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Headline News

Ephedra Controversy - part 3
18 September 2000
by Wyn Snow, Managing Editor

Solving these problems

One solution to the ephedra problems is to regulate dietary supplements in the same way as drugs. This would eliminate the problems of potential contamination and inconsistent potency -- and would also require products to demonstrate absolute proof of both safety and efficacy before they could be marketed. The FDA, American Medical Association, and the Center for Science in the Public Interest support this proposal.

However, other groups believe this approach tosses out the baby with the bathwater. All major supplement industry trade organizations predict that regulating dietary supplements in the same way as drugs would eliminate huge sections of the dietary supplement industry. These groups include the American Preventive Medical Association, the National Nutritional Foods Association, the Council for Responsible Nutrition, the American Herbal Products Association, the American Botanical Council, and the American Herbal Pharmacopoeia as well as such consumer groups as Citizens for Health.

Drawbacks to regulating supplements like drugs

Under such a plan, all dietary supplements would be removed from the marketplace until having passed through an approval process.

The FDA's approval process for pharmaceutical drugs costs hundreds of millions of dollars, usually takes 8-10 years, and requires enough documentation to (literally) fill a railroad car. The only companies that can afford this kind of outlay are large multinational pharmaceutical giants. Since a plant cannot be patented except for a "new use", there is no incentive for private companies to undertake this research for herbal products. The income from the resulting product would not recoup the costs of the approval process.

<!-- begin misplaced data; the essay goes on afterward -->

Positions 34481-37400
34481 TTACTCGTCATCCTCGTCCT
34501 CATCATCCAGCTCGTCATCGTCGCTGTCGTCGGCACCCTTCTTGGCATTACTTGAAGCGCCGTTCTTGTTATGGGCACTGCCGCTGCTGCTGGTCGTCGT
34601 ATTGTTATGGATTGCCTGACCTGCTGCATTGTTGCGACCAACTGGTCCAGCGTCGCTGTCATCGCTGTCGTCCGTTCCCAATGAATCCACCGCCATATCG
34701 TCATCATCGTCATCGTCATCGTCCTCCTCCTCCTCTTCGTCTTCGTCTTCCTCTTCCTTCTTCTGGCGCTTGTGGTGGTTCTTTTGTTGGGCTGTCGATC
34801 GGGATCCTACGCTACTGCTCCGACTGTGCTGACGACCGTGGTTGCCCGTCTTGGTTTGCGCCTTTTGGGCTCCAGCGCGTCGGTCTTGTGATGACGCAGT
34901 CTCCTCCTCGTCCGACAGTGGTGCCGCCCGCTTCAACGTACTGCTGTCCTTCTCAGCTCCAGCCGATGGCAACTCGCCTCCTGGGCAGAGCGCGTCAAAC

It's possible that the approval process for vitamins might be streamlined, since much independent research has been done on them. But all other supplements, including minerals and amino acids, would have a more difficult time -- perhaps insurmountably difficult, in which case they could disappear permanently from the American marketplace.

A better solution

All of these problems -- overdosage, potential side effects, interactions, contaminants, and inconsistent potency levels -- are not limited to ephedra. They are the biggest quality-control challenges facing the supplement industry. Solutions for these problems do exist. What's needed is a working group to meet the challenge and eventually an implementation plan.

Overdosage, side effects and interactions

The Supreme Court has said that when problems are caused by inadequate information, the better solution is to provide more information rather than less. It would be easy to add information to dietary supplement labels that can eliminate accidental overdosage problems.

Call for action:

The Dietary Supplement Quality Initiative (DSQI) calls for supplement producers to add a bottle/packaging labeling item showing the "side effect threshold" for each active ingredient in a dietary supplement. This would indicate where the danger zone actually lies and would give consumers more control over their health rather than less.

 

Also, there is a vast difference between benign side effects (such as niacin flushing) that cause no serious harm and that disappear when one reduces dosage or stops taking a product -- and dangerous side effects (such as cardiac arrhythmia) that are potentially life-threatening or can cause permanent injuries. Dangerous side effects can be listed on a label with a warning to seek medical attention in the event of occurrence.

Warnings about interactions are already being added to supplement labels. However, this field of knowledge is both complex and expanding rapidly. A central data bank with an 800-number and a website (referenced on a supplement package, insert or label) is another way to provide accurate, up-to-date information for the public.